Geordie Greig

The Poet Who Never Was

My Life As A Fake

By

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THIS IS THE story of a joke, which backfires big time. Lives are lost, reputations shattered, frailties exposed. And it all starts quite parochially in the backwaters of literary publishing in Melbourne in the late 1940s. A bumptious Australian poet called Christopher Chubb decides to teach his country a lesson by exposing its neediness to appear cultured. He targets a literary magazine and submits some convincing modernist poetry, claiming it to be the work of Bob McCorkle, a working-class genius whose frank and vigorous sexual poems had simply been ignored in his lifetime. Chubb makes up McCorkle’s entire life story (conveniently, he is supposed to have died aged twenty-four) as well as his poems, even sending in a faded doctored photograph of this phantom poet.

The magazine’s editor thinks he has found another T S Eliot, but what would have been just an amusing little farce becomes deadly serious when the authorities sue the editor for obscenity. The joke unwinds further when, at the trial, a man looking exactly like the phantom poet of the photograph leaps to his feet, and Chubb, to his horror, finds that his very own Frankenstein’s monster has been born. The editor then dies in violent circumstances. What starts as a straightforward story about sending up Australian pretension and cultural defensiveness in the 1940s becomes a terrifying journey into madness, brilliantly told and scarily effective.

In his recent novel Jack Maggs, Carey used a complex structure involving a power struggle, a double love story, a quest, and a tale of trickery and disguise. It was about taking possession of an inheritance, of another person’s soul, of your own destiny, and being taken possession of. Not least, it was the story of one writer’s being possessed by another. In My L$ as a Fake Carey has used many of these devices again and has again written a post-colonial novel of utter brilliance. Although the setting may be a narrow world of poets and editors, the story embraces every weakness and blemish of human behaviour.

The tale is partly narrated by Sarah Wode-Douglass, the dau”gh ter of a beautiful, impatient Australian woman and a rather grand, equally good-looking Englishman, Lord William Wode-Douglass, known as Boofy. Sarah believes that an English poet called John Slater had an affair with her mother prior to her suicide. Sarah and Slater cross paths many years later when Sarah is herself the editor of a literarv, mag”a zine in London and Slater a respected, if rather second-rate, poet. On an improbable holiday together, in Kuala Lumpur, where Sarah expects Slater to explain the affair with her mother, they come across ~hubbb,y this time a wretched, desperate figure, reduced to an almost incoherent, beggarly state as a repairman in a decrepit bicycle shop. It has been vears since the McCorkle affair but its effects are still reverberating. Sarah elicits the story of what happened from Chubb, drop by drop, while Slater does his best to prevent their conversations.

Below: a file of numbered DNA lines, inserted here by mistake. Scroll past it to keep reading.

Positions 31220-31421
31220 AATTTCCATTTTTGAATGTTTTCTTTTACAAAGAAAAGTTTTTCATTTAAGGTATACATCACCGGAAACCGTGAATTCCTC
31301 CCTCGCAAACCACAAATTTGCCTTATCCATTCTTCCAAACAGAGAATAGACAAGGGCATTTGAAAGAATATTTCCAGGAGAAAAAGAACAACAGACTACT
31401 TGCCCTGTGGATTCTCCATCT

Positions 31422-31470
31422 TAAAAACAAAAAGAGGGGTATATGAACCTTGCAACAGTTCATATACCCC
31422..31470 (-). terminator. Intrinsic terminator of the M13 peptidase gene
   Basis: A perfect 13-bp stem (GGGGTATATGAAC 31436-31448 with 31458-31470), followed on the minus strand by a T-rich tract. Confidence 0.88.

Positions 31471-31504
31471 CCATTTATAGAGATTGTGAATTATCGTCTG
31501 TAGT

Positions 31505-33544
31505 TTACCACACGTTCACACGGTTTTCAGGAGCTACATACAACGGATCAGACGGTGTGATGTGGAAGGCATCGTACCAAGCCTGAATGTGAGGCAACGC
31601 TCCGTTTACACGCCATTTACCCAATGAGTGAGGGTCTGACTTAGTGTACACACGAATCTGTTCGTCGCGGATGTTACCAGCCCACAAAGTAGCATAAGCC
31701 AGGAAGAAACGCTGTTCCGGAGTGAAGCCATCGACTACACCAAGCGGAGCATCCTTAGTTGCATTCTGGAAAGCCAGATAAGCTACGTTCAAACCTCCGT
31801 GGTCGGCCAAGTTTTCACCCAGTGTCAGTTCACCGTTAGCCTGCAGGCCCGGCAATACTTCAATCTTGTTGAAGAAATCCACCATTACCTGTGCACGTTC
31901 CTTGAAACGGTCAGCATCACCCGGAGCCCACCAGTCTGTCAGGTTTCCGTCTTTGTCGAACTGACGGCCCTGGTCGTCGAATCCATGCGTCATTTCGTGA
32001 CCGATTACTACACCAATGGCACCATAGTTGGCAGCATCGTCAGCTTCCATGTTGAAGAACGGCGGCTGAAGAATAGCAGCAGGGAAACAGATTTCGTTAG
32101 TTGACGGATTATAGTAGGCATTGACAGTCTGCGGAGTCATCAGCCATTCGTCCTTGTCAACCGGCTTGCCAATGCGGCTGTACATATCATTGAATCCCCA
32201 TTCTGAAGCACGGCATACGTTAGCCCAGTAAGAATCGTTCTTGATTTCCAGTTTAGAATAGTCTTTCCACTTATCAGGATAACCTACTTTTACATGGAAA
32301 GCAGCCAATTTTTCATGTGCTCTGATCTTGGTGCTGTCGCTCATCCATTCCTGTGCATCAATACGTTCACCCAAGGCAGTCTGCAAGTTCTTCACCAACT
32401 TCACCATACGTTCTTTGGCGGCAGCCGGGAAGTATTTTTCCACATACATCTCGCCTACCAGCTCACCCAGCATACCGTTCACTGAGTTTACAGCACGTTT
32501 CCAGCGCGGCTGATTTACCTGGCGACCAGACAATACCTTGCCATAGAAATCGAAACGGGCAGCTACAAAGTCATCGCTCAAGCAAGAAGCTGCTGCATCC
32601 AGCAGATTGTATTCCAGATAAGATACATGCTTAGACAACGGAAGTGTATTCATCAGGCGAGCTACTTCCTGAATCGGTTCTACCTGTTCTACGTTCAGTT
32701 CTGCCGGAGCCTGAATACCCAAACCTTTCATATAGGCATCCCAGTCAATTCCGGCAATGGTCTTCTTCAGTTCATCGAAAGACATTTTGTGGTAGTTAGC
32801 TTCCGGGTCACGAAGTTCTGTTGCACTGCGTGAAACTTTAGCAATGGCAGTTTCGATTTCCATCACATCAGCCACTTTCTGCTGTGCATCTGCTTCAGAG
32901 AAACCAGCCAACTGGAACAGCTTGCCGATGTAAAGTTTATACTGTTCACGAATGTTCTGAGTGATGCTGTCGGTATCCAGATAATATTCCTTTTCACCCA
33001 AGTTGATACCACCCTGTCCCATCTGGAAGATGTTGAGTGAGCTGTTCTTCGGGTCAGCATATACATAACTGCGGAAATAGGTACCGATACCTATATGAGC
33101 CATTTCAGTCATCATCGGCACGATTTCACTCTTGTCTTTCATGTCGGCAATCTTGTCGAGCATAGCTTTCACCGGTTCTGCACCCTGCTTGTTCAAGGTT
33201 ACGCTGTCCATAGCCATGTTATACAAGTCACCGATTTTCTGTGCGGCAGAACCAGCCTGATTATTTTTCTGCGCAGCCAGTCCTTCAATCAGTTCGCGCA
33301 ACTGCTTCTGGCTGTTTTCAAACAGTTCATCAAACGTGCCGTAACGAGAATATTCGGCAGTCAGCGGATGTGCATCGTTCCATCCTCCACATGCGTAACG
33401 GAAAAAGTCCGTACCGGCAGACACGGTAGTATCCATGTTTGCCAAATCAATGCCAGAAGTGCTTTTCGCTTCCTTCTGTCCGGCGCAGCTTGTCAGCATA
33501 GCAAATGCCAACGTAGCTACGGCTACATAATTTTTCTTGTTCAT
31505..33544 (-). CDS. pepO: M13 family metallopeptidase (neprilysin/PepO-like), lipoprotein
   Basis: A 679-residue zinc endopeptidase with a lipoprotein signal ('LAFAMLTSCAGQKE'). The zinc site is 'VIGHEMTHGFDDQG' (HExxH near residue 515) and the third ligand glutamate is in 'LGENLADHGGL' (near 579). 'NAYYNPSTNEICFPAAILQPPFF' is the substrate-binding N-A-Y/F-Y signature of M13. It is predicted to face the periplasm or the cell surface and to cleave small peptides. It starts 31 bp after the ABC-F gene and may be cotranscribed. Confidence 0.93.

Sarah thinks she may have found a genius in this washed-up hoaxer, hoping that the poetry that has not been seen since the McCorkle debacle will be a literary revelation. But all this becomes a subplot to the story that Chubb is desperate for Sarah to validate in her magazine: namely Carey’s raw, visceral reworlung of the Frankenstein formula about how McCorkle torments and hunts his maker – the terrikng story of Chubb’s downfall since hs prank blew up in his face. At the same time we learn about the unravelling of Sarah’s life – her own complicated and somewhat sad sex life, her father’s equally complicated affairs, and the secret of her mother’s suicide.

This is a great octopus of a novel, every tentacle stretched out and fixed round the dark, inky centre of the hoax and the monstrous phantom born of it. There is a great deal of violence in the novel, with scalpings and beatings, and masterly descriptions of a man reduced to little more than pathetic beggary. The language is simple and faultless; the complexity of thought is deep and moving. Twice a Booker Prize winner, Carey is without a doubt in the running for a third.

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